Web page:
The current anti tuition fees campaign has been noticeable for how removed it has been from the NUS, which has considerable resources. Many of the most radical students (surely the only way to be as a student?) feel that education should be free. This of course is not the NUS position. The NUS, meanwhile, has spent most of its time beating Lib Dems over the head about their pledges to not raise fees. I am not happy about the coalitions deal on tuition fees but I recognise that Vince Cable and others have won compromises to make it as progressive as it can be.
The NUS meanwhile was emailling the government (see here)arguing that it should not raise the cap on tuition fees but instead raise interest rates on loans, which would hit all, and reduce grants for poorer students. Instead their solution would have actually been more regressive than the current package. Potentially Lib Dem ministers could have honoured their pledge to not raise fees but would have definitely failed in the second part, which was to increase fairness. As a Lib Dem helping people from poorer backgrounds go to uni is probably the most important thing. This package, which isn't ideal, achieves this more than Labours Graduate Tax or even the NUS proposals.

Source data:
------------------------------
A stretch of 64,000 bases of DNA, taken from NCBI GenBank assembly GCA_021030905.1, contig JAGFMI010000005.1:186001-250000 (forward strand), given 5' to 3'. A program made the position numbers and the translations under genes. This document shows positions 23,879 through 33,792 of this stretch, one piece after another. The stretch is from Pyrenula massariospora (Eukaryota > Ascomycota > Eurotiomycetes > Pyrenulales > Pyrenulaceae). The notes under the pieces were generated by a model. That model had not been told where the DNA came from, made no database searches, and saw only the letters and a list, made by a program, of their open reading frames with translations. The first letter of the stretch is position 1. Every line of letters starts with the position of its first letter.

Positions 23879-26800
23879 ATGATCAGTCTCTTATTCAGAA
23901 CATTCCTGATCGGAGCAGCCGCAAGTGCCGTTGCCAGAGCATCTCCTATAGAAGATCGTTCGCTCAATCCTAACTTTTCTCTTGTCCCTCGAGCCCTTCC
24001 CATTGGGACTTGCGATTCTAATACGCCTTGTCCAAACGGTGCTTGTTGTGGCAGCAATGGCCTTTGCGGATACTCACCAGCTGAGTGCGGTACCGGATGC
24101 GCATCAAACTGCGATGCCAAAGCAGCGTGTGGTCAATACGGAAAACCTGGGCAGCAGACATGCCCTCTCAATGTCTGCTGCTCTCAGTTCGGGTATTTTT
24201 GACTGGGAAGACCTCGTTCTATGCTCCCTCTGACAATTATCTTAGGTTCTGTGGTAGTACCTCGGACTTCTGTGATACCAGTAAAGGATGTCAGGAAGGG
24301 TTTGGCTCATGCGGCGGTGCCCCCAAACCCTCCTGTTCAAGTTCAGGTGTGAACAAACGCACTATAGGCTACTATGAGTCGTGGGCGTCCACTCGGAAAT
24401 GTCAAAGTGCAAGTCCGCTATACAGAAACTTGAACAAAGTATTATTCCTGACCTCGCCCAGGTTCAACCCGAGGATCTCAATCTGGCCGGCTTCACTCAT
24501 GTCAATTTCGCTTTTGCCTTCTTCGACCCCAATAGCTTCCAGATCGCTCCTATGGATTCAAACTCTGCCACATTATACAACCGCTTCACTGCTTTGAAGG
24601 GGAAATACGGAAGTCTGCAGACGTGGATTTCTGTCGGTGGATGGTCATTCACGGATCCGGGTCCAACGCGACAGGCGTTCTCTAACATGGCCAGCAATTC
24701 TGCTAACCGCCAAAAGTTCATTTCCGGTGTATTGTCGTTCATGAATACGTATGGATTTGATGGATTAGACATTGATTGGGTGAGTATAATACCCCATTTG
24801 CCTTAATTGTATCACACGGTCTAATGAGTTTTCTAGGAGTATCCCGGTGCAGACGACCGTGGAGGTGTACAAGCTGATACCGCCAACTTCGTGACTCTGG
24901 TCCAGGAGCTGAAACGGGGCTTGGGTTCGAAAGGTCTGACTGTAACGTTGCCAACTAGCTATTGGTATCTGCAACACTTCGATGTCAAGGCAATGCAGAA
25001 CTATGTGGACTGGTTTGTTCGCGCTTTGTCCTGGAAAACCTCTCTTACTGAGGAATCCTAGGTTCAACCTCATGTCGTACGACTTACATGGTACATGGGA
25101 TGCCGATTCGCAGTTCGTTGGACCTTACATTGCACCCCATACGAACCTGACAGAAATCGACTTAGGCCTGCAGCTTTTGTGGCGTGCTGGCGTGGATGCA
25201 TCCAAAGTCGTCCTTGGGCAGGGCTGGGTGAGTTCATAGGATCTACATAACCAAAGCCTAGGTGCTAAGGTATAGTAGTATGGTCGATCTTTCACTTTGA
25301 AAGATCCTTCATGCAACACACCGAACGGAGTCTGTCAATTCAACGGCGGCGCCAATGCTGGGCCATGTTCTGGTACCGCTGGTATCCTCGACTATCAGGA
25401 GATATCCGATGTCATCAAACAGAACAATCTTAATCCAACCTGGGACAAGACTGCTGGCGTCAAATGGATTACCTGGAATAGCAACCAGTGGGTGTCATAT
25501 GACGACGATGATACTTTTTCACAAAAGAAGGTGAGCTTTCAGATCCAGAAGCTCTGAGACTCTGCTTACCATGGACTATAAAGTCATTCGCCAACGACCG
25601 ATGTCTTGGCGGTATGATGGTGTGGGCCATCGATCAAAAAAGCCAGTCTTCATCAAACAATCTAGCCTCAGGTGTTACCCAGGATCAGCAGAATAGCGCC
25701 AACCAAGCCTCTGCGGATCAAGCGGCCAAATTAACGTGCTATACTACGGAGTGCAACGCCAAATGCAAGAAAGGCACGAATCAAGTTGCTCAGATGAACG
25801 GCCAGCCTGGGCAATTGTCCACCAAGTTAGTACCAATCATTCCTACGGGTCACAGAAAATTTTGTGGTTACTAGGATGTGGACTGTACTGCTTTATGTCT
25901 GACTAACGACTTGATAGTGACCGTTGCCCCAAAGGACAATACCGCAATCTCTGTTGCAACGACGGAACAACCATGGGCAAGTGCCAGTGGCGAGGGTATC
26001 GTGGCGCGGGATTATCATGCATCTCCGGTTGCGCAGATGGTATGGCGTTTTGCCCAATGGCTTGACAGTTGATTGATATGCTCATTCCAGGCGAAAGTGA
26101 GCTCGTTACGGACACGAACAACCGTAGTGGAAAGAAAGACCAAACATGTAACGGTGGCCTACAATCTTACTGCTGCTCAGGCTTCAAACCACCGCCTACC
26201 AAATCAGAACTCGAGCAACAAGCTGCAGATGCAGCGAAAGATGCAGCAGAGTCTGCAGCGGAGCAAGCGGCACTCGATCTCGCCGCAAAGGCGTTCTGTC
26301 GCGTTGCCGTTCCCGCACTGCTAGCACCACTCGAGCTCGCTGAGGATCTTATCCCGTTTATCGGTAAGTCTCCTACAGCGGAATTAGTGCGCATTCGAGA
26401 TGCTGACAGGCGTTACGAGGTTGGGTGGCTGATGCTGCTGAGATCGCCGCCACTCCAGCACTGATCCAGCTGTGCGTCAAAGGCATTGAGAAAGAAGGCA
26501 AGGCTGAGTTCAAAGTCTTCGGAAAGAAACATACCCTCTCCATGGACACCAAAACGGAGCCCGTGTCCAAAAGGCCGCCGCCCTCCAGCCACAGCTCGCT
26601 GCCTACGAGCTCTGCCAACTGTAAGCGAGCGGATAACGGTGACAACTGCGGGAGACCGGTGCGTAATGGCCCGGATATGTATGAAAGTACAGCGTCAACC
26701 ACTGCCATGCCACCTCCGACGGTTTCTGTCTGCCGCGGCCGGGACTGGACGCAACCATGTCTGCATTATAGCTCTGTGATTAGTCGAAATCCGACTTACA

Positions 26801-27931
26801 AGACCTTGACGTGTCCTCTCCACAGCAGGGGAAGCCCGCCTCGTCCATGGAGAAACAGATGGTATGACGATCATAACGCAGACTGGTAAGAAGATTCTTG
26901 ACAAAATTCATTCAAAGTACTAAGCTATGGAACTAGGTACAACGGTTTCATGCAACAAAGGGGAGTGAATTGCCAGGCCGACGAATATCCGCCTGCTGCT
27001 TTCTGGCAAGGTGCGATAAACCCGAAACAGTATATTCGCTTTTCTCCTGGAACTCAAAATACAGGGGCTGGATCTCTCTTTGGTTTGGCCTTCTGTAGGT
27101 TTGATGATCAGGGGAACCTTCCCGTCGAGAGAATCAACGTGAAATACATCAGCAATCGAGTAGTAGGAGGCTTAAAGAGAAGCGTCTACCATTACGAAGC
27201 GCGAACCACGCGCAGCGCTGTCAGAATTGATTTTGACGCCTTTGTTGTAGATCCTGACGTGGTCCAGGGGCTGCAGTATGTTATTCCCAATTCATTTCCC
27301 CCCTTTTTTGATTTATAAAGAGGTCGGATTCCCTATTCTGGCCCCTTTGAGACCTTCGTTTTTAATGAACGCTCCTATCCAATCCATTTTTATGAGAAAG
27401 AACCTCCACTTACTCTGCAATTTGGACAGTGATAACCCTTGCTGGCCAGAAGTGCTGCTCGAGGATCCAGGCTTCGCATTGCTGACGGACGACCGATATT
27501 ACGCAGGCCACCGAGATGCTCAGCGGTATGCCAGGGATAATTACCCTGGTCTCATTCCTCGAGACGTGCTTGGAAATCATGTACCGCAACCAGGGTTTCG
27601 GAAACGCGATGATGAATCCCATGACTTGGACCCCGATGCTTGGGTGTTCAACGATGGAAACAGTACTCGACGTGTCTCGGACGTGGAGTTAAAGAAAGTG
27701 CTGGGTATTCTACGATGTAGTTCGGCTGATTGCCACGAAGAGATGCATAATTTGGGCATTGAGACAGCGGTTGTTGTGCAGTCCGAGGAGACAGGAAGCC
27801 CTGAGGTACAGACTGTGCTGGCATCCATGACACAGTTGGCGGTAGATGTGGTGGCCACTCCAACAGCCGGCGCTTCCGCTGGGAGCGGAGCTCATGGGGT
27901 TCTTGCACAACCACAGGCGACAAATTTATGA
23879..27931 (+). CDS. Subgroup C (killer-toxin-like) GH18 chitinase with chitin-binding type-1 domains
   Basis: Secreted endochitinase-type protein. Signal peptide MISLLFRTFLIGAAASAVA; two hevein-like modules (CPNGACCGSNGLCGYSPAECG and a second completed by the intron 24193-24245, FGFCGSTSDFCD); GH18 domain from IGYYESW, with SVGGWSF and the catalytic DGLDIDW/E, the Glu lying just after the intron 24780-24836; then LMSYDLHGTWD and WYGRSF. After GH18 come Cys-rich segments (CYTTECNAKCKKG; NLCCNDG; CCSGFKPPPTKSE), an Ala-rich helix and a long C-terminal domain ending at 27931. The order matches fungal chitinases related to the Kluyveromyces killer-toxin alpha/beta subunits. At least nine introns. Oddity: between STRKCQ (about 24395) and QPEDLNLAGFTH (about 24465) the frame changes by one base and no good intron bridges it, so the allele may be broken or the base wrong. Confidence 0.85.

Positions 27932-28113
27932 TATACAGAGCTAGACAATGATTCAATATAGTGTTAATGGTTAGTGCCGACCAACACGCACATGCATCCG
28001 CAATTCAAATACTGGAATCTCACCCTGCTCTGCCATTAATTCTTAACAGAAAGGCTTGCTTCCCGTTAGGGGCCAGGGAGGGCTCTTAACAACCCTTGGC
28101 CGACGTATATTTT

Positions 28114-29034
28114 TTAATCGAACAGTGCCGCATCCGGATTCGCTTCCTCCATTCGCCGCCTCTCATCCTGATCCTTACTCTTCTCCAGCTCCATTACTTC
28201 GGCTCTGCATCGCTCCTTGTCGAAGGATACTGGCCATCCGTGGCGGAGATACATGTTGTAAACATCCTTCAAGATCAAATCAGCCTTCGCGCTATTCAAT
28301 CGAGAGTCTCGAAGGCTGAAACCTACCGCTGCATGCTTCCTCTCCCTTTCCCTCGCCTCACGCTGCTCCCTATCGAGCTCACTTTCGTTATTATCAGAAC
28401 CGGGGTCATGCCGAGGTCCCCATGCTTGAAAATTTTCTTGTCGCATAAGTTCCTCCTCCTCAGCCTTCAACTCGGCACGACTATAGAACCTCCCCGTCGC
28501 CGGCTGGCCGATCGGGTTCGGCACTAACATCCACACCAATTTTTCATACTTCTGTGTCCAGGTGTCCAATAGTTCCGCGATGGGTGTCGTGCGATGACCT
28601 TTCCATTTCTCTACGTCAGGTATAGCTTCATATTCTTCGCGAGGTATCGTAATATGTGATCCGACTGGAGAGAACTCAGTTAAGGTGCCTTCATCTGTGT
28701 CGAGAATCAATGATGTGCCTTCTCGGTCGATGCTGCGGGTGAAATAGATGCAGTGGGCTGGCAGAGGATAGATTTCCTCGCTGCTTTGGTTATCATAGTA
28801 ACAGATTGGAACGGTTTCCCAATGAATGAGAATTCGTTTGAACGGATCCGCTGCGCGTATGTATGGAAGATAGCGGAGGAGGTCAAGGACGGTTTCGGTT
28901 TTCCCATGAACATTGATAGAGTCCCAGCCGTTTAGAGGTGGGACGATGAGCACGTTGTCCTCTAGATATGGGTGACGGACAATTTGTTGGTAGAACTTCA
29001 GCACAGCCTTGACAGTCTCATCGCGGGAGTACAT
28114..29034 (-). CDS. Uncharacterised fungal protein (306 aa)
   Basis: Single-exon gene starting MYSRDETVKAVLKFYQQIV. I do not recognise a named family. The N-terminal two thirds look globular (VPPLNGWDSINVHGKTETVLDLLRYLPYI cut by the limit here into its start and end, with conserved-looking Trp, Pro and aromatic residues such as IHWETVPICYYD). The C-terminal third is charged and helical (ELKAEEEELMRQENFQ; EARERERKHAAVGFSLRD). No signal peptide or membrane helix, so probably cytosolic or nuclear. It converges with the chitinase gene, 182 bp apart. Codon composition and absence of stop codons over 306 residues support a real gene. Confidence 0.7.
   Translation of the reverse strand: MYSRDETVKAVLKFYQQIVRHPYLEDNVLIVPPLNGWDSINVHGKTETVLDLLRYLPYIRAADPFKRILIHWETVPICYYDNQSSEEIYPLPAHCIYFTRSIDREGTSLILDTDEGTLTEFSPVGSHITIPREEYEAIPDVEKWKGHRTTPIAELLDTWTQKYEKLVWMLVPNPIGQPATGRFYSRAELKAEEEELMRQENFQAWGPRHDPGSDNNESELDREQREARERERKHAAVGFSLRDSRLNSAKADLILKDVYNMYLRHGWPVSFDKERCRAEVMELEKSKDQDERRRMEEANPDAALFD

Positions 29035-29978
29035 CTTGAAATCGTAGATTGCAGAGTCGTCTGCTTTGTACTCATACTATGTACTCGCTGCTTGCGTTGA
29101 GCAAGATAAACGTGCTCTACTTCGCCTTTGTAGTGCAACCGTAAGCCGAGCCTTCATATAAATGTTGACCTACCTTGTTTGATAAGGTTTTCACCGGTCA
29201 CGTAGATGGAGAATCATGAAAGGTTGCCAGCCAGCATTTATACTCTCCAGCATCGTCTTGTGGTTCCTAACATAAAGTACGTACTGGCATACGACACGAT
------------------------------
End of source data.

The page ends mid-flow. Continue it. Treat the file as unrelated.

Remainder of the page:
At the end of the day the NUS leadership has no credibility. After my trip to the NUS conference all those years ago, I was so disgusted by the excess and venality of the NUS I joined a doomed campaign to disaffiliate the Newcastle Students Union from NUS. I think students may need to consider whether there is much point to an NUS that promotes an even worse deal than the governments.